Published On: Tue, Feb 19th, 2019

How to Prevent Gas Leaks and Carbon Monoxide Poisoning

Smoke can be just as, if not more deadly than an actual fire since most doors and windows cannot contain it as it makes its way up stairwells and down elevator shafts. A gas leak is another problem that does the same thing. Prevent these invisible killers by doing the following the three critical steps to making sure your gas appliances do not become a source of gas leaks.  

skull and crossbones

IMage/OpenClipart-Vectors via pixabay

Proper setup

The first is making sure you set everything correctly, so hire a technician/engineer with the right credentials. There is a registry you can refer if you are a large institution like an office building or a school and they will help you identify any problem areas with your planned or initial set up. However, you should do your part as well.

Your rooms should be well-ventilated, especially if it houses your gas appliances. Make sure nothing blocks the air inlets, flues, and chimneys which can affect the ventilation of your room. A well-ventilated room can fight off the collection of gas or smoke so in case of a fire, you can have time to escape without inhaling too much of the fumes.

Routine maintenance

The second step is keeping everything well maintained. Your boiler must be checked at least once a year to make sure it is running correctly and well, and Boiler service covers the checkup of the controls, components, and gas pressure. It also includes tests to ensure that it’s gas safe along with routine cleaning, so don’t forget to check the pipes of the central heating unit and other space heating devices.

It is easy to forget about these systems the same way people underestimate the power of carbon monoxide poisoning because it’s not visible. It’s not like your television or computer whose screen glitches when there is something wrong – you may intend to have it checked, but soon forget when life becomes hectic. Even if it is working well, it could have underlying problems that can become irreparable in the future so err on the side of caution.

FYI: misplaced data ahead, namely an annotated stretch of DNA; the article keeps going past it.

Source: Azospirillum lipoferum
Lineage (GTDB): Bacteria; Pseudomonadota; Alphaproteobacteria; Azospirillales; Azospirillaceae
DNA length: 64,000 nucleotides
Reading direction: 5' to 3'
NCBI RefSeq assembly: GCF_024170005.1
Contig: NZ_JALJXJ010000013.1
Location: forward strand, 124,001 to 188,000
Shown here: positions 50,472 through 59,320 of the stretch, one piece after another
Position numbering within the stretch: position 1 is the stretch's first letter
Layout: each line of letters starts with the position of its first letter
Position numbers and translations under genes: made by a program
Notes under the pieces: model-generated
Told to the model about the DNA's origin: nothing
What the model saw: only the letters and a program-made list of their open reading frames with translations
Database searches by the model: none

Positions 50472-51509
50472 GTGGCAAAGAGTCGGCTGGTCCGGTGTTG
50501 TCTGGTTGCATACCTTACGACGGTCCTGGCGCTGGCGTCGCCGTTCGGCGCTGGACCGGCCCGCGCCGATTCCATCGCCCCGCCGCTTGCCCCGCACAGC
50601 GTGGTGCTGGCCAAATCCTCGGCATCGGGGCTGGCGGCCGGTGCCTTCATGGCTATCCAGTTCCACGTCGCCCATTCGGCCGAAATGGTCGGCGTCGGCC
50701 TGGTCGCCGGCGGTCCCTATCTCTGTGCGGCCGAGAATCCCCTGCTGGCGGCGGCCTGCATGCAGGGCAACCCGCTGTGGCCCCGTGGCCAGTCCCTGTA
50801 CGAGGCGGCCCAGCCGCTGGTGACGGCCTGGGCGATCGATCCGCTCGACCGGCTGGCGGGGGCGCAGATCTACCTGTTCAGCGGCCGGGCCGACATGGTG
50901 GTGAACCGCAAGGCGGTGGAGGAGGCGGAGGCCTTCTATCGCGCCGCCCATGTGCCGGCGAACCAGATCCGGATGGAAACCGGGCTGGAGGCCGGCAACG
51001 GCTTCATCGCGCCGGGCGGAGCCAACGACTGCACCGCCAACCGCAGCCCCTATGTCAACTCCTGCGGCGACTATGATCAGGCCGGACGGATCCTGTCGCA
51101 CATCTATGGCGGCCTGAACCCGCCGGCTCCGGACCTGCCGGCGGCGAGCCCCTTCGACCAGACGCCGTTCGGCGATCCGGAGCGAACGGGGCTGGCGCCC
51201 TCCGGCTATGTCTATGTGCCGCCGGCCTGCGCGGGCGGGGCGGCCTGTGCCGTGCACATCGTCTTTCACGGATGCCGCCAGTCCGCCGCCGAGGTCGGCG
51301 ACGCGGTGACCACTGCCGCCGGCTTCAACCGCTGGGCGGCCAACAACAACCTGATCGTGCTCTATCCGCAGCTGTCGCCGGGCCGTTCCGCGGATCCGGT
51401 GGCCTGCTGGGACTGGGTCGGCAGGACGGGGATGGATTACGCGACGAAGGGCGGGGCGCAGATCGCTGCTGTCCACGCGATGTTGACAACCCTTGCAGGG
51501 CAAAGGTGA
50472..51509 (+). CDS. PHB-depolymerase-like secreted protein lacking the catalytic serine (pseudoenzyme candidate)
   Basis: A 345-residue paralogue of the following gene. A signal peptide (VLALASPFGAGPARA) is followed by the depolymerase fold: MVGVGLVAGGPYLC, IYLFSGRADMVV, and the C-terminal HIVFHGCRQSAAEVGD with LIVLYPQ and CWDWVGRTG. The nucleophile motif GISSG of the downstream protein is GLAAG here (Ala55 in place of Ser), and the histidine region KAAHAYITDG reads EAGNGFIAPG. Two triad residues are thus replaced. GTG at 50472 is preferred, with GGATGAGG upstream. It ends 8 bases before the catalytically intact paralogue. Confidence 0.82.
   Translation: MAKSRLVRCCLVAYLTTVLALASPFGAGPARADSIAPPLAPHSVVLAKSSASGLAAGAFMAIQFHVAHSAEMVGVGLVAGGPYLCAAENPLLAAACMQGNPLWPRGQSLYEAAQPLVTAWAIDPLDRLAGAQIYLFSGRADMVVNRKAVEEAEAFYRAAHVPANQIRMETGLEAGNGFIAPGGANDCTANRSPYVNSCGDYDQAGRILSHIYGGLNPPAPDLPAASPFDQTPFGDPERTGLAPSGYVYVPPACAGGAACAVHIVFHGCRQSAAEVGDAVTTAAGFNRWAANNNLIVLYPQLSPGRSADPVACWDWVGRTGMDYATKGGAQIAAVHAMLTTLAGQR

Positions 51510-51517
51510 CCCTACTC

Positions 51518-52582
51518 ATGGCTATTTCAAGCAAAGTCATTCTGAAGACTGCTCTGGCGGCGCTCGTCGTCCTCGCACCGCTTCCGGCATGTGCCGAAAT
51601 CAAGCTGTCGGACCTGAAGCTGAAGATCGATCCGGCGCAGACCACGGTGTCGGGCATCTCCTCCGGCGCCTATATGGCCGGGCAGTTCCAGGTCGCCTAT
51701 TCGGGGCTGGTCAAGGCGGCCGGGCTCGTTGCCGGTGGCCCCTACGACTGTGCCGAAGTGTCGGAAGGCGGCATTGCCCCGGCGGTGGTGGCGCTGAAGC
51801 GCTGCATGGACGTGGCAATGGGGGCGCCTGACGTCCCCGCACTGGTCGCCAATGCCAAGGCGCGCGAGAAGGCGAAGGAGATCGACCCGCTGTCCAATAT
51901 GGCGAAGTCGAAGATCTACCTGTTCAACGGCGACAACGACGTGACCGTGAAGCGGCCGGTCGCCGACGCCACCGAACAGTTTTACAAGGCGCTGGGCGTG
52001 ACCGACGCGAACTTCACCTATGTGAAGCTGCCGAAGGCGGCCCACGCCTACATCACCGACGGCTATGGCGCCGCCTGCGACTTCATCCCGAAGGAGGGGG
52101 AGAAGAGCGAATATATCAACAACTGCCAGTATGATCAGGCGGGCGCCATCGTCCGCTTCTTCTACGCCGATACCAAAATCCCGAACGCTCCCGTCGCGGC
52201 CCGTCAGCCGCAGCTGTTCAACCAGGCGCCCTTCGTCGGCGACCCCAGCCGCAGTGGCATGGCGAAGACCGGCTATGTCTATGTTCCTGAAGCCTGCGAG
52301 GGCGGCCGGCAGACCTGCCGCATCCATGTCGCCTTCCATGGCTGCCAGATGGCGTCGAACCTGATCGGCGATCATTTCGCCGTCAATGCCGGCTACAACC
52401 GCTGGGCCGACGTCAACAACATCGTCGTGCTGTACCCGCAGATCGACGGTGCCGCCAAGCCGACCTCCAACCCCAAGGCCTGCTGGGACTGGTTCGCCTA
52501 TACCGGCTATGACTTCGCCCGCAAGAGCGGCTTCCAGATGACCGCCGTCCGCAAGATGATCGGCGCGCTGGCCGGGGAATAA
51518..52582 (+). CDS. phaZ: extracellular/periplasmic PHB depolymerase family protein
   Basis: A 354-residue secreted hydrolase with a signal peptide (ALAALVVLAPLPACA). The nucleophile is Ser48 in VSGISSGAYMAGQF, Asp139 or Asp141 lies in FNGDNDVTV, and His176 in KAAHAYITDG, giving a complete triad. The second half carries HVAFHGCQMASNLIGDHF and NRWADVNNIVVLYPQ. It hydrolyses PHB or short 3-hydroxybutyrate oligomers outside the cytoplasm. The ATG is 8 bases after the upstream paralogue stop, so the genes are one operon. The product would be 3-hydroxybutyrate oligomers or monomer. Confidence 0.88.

Immediate actions

Lastly, you should know what to do in case something does go wrong. When your appliances act out, stop using it and call in a professional to check if there is anything wrong; this also prevents fires since the leading causes are heating, cooking and electric appliances.

If you smell gas, turn off your gas line. Try to locate it the best you can while calling in the National Gas Emergency Service or your LPG supplier, as they can come in and help identify and isolate the leak. It is imperative that you do this especially when you are in an apartment, because when left alone it could cause carbon monoxide poisoning.

The prevention process is not a one-time act. You can have a well-installed unit, but due to wear and tear or external reasons, you now have a health and safety risk. Do not brush these details off and protect the people around you by ensuring that gas leaks do not happen.

Author: Oliver Samson

On the DISPATCH: Headlines  Local  Opinion

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